“The Potential Irreversible Health and Environmental Impact Must Be Taken Seriously”

Fast food giant McDonald’s recently announced that they will be eliminating all PFAS substances from their packaging by 2025. The change has come as a result of the efforts from a number of chemical safety petitioners and NGOs, including Safe Chemicals Healthy Families and their ‘Mind the Store’ campaign.

PFAS, commonly referred to as ‘forever chemicals’, many of which are used to manufacture plastics, refers to thousands of chemicals belonging to a single chemical class: per- and polyfluoroalkyl substances.

In food packaging, PFAS provides waterproof, stain-proof, and grease-proof properties, and are therefore a popular choice for the food and grocery industries. They are also used for a variety of purposes other than food packaging, including fire fighting foam and pesticides, and they are persistent, mobile chemicals which do not break down in the environment. 

PFAS key termsTravelling through the soil into waterways, and directly from packaging into our food, PFAS have migrated into our bodies in levels which endanger our health. Biomonitoring studies have linked the presence of PFAS in our bloodstreams to cancer, kidney and liver toxicity, disruption of the endocrine system, and reproductive issues, as well as learning and growth difficulties in infants and older children. 

“As population and consumption continues to rise, so does plastic and chemical pollution,” says Julie Andersen, CEO of Plastic Oceans International. “The potential irreversible health and environmental impact must be taken seriously. We need corporate accountability by all. We need to make sure that the benefits of a product outweighs its human and environmental cost, not just profit.”

Stemming from demands for the banning of PFAS are strong signs of constructive change. Alongside McDonald’s, several US and international fast food chains have already committed to phasing out PFAS from their packaging, including Cava, Chipotle, Panera, Sweetgreen, and Taco Bell. The petitioners behind ‘Mind the Store’ are also urging Wendy’s and Burger King to undertake the same commitment to change. 

In addition, resolutions reducing levels of toxic chemicals in packaging and products have also been made by grocery retailers such as Whole Foods and Trader Joe’s, office supply chain Staples, and both Home Depot and IKEA have pledged to phase out the use of PFAS in textile furnishings. 

Over the past two years, change has also occurred at state level in the United States; Washington and Maine have enacted phase-outs of PFAS which will take effect from the beginning of 2022, or as soon as a viable, safe alternative is available. New York governor Andrew Cuomo has also signed a bill banning PFAS in all food packaging, effective from December 2022.

While the trend is generally towards a positive change, demonstrating the efficacy and value of keeping pressure up on companies and political representatives, there is more work yet to be done. Beyond retailers and fast food outlets like Wendy’s and Burger King, which have yet to commit to the elimination of PFAS, there is a question of timing. Though naturally it is no easy task to sustainably source equivalent materials on such a large scale, the phasing out of PFAS is currently set to take around five years, in which time a huge amount of further contamination will occur. But sometimes, seeing a chink of light at the end of the tunnel simply serves to push on harder towards the sun.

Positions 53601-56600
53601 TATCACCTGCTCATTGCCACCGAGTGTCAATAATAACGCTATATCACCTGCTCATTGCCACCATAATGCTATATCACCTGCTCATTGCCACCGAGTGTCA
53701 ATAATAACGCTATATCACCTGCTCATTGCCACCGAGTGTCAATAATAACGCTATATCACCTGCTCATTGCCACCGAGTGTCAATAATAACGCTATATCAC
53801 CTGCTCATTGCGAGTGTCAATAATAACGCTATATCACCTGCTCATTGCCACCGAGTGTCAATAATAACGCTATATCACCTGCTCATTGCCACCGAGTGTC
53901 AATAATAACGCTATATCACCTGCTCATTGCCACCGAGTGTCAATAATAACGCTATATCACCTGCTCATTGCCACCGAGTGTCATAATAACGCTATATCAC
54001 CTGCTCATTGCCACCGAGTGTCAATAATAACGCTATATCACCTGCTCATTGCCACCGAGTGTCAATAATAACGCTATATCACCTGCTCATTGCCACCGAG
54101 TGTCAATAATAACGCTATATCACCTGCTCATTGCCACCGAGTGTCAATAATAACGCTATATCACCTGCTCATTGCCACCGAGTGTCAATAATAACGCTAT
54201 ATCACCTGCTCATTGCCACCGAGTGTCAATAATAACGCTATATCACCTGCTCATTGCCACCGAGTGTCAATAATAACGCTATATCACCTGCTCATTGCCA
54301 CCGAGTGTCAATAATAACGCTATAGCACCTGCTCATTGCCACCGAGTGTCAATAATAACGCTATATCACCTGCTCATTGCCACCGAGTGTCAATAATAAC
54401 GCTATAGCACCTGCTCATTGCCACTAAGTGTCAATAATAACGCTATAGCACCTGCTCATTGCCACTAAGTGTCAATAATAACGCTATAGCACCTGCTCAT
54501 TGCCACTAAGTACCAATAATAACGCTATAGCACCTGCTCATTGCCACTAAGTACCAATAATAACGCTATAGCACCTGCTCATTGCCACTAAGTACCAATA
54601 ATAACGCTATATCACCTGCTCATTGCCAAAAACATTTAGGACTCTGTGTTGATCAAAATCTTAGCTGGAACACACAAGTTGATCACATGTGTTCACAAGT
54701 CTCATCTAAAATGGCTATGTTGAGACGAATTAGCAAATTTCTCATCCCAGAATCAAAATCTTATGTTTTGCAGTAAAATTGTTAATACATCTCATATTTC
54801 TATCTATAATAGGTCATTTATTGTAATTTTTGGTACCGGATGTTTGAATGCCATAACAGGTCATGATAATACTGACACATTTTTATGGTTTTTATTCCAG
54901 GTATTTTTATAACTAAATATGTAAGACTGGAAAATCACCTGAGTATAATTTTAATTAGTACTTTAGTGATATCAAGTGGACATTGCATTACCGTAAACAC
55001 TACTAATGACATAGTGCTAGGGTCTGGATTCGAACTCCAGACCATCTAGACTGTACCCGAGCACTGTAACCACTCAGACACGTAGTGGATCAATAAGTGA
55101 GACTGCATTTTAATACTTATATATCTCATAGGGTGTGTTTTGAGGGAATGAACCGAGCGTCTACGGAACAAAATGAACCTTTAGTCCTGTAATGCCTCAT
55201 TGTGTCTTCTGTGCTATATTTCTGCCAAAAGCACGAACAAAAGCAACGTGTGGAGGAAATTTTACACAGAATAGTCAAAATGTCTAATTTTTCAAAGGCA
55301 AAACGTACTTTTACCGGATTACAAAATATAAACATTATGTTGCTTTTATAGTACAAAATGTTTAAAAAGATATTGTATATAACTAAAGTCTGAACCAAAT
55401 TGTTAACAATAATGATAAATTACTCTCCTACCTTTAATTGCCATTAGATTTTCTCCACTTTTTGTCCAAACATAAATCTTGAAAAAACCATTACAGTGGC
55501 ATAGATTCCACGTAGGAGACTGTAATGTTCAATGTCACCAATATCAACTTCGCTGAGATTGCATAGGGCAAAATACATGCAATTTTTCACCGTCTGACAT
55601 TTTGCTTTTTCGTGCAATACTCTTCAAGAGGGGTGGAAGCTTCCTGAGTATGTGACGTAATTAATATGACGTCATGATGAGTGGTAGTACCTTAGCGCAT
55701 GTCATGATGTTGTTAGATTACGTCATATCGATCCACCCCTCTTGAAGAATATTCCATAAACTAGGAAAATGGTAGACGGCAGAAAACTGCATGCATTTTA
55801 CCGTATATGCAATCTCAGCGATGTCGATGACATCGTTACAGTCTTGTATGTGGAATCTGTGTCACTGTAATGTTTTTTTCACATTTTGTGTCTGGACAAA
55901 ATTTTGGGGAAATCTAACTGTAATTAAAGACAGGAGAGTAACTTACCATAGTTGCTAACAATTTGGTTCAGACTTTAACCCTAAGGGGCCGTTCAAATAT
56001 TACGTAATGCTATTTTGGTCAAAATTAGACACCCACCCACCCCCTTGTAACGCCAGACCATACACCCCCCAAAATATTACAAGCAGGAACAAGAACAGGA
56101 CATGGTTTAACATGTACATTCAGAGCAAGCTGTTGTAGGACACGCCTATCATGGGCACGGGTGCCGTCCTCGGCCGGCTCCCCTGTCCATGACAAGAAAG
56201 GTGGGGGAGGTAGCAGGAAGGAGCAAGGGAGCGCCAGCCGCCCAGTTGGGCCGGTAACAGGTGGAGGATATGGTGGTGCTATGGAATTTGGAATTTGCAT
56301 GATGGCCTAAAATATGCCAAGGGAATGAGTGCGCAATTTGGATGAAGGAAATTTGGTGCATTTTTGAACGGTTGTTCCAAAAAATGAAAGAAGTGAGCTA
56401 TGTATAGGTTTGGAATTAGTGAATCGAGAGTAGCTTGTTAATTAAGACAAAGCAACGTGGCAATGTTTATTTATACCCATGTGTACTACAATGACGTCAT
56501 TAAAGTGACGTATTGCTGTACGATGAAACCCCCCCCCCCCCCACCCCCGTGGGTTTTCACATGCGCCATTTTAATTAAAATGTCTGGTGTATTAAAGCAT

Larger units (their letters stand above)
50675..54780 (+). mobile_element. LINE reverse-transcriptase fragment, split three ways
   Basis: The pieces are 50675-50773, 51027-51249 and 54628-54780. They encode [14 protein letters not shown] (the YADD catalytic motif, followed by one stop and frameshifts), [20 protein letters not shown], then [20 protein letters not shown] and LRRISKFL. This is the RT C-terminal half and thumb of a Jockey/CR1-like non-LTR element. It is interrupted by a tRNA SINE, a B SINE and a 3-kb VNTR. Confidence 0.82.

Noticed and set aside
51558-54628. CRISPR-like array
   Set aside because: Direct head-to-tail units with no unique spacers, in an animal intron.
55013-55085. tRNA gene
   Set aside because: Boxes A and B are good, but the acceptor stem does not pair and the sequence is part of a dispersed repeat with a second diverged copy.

So let’s get to it; wherever you can, inform yourself and purchase accordingly. Additionally, let others know about these chemicals (nicely – don’t slaughter them from a height) and positively encourage them to embark on their own journey towards increased sustainability and a brighter future. Because as Gloria Steinem once said: “Once you start asking questions there’s no turning back.”


  • Encourage food and retail companies to eliminate PFAS and other toxic substances from their packaging. Write them, email them, message them on social media, but be professional. Nobody responds positively to those that are rude to them, even if the criticism is merited. Criticise and encourage further action, but do it in a manner that can truly have an impact.
  • Join an advocacy group such as Safer Chemicals, Healthy Families and support their campaigns such as Mind The Store.
  • Educate yourself what PFAS and other toxic chemicals, going beyond the extreme basics we provided here. This is page HERE, from the US Environmental Protection Agency, is a good start.
  • Make decisions as an individual consumer that avoids products and companies that continue to use PFAS and other toxins. The pocketbook is the most powerful weapon that individuals have with corporations. Just as votes are with politicians.
  • Support any legislation at the local or federal level that seeks to ban PFAS and other toxins that are harmful to our health, wildlife and our ecosystems.
  • If a company does a good thing, be positive about it. If you think they can/should do more, that’s ok, but communicate that in a professional manner. Do you

English journalist Shannon Collins is a writer with a primary focus on environmental features. She is also active with the environment organization Ninth Wave Global.